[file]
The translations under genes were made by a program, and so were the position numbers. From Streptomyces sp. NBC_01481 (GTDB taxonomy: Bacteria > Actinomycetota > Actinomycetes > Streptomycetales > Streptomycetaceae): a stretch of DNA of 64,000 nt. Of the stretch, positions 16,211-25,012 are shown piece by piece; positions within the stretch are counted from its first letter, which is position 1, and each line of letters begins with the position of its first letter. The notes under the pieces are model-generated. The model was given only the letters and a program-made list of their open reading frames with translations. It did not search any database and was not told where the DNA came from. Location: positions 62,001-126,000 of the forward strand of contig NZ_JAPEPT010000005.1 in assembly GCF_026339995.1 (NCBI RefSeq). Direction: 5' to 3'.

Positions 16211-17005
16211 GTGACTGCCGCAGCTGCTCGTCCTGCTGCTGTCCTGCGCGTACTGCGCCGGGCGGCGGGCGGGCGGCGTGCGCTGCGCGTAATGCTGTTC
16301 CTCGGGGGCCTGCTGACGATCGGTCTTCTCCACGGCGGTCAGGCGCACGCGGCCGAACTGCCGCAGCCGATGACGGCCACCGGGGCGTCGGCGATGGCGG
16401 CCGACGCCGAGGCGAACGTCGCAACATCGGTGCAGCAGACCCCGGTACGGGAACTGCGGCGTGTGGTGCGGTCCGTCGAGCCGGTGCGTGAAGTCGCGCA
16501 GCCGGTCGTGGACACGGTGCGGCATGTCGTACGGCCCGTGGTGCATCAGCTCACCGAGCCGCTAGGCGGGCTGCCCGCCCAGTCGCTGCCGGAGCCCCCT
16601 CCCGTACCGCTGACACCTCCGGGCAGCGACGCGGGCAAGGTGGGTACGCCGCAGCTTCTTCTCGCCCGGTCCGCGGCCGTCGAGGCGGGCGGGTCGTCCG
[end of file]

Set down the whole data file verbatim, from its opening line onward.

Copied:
The translations under genes were made by a program, and so were the position numbers. From Streptomyces sp. NBC_01481 (GTDB taxonomy: Bacteria > Actinomycetota > Actinomycetes > Streptomycetales > Streptomycetaceae): a stretch of DNA of 64,000 nt. Of the stretch, positions 16,211-25,012 are shown piece by piece; positions within the stretch are counted from its first letter, which is position 1, and each line of letters begins with the position of its first letter. The notes under the pieces are model-generated. The model was given only the letters and a program-made list of their open reading frames with translations. It did not search any database and was not told where the DNA came from. Location: positions 62,001-126,000 of the forward strand of contig NZ_JAPEPT010000005.1 in assembly GCF_026339995.1 (NCBI RefSeq). Direction: 5' to 3'.

Positions 16211-17005
16211 GTGACTGCCGCAGCTGCTCGTCCTGCTGCTGTCCTGCGCGTACTGCGCCGGGCGGCGGGCGGGCGGCGTGCGCTGCGCGTAATGCTGTTC
16301 CTCGGGGGCCTGCTGACGATCGGTCTTCTCCACGGCGGTCAGGCGCACGCGGCCGAACTGCCGCAGCCGATGACGGCCACCGGGGCGTCGGCGATGGCGG
16401 CCGACGCCGAGGCGAACGTCGCAACATCGGTGCAGCAGACCCCGGTACGGGAACTGCGGCGTGTGGTGCGGTCCGTCGAGCCGGTGCGTGAAGTCGCGCA
16501 GCCGGTCGTGGACACGGTGCGGCATGTCGTACGGCCCGTGGTGCATCAGCTCACCGAGCCGCTAGGCGGGCTGCCCGCCCAGTCGCTGCCGGAGCCCCCT
16601 CCCGTACCGCTGACACCTCCGGGCAGCGACGCGGGCAAGGTGGGTACGCCGCAGCTTCTTCTCGCCCGGTCCGCGGCCGTCGAGGCGGGCGGGTCGTCCG